Curriculum, instruction, and strategies that promote transfer between English and the native or home language and,
Emphasis throughout the curriculum is placed on research-based practices that focus on enriched oral language development.
A second model for providing ELD services at the elementary level is where the ELD services are provided in a pullout special education setting by the speech and language specialist (if the student is identified for speech & language) or in a resource room setting by special educations staff members. In this model the special education case managers/teachers engage in ongoing consultation with the general education teacher and EL department.
Lastly, ELD services for students with disabilities at the elementary level may effectively be provided via collaboration between the special and general education teacher in the general classroom setting. The special education teacher typically goes in to the general education classroom and works with a group or groups of student(s) that function as similar levels of language acquisition. It is important that not only special education students are included in the groups lead by both the general or special education teacher. As stated earlier, it is important that teachers have training and background in successful collaboration techniques.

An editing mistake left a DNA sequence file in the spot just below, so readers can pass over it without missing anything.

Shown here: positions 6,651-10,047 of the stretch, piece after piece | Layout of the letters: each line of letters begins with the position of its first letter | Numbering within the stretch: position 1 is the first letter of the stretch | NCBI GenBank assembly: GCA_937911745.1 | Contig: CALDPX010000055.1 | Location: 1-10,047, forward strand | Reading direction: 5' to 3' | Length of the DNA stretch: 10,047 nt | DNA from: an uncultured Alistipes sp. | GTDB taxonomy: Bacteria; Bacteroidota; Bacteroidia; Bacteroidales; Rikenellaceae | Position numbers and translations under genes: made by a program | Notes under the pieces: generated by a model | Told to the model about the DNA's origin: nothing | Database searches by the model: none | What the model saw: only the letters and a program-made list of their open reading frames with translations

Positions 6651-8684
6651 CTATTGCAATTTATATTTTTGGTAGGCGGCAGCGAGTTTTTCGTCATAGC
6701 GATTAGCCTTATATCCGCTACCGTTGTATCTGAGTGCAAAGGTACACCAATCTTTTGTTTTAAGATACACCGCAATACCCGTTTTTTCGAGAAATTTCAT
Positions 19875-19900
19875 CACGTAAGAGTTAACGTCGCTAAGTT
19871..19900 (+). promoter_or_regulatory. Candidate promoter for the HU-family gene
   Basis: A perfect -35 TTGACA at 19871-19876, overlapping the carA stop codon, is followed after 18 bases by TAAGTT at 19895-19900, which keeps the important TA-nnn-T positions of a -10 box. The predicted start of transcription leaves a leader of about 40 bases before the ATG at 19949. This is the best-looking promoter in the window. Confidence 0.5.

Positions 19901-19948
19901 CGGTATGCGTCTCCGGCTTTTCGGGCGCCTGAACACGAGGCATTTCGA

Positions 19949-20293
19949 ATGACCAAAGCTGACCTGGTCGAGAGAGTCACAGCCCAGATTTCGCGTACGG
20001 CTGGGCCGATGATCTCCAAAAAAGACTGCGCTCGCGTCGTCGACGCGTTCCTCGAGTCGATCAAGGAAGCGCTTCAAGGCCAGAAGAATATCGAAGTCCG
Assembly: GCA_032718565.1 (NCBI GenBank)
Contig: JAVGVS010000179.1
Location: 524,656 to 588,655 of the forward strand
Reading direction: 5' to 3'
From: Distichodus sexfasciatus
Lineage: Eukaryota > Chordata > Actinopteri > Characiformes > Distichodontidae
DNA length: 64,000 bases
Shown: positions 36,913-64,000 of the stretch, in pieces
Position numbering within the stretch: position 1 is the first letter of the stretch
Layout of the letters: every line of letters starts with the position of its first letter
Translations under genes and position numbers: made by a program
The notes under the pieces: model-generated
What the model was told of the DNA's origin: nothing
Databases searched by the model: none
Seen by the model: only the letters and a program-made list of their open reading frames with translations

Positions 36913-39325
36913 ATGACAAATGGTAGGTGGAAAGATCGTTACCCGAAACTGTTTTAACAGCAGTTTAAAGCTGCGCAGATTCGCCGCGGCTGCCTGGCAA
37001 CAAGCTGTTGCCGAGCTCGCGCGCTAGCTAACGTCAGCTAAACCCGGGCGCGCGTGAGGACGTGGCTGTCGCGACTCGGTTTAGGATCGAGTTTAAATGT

Sample Secondary School ELD/SPED Service Delivery Models
At the secondary level, some districts have implemented model programs to serve EL students with disabilities (in the mild to moderate range) by offering a sheltered English class as the students’ core English class. During this class the students receive ELD services as appropriate based on their levels of language acquisition. This class may be taught by a special or general education teacher who has appropriate ELD instruction certification. The class may also be taught collaboratively between special education and general education staff members.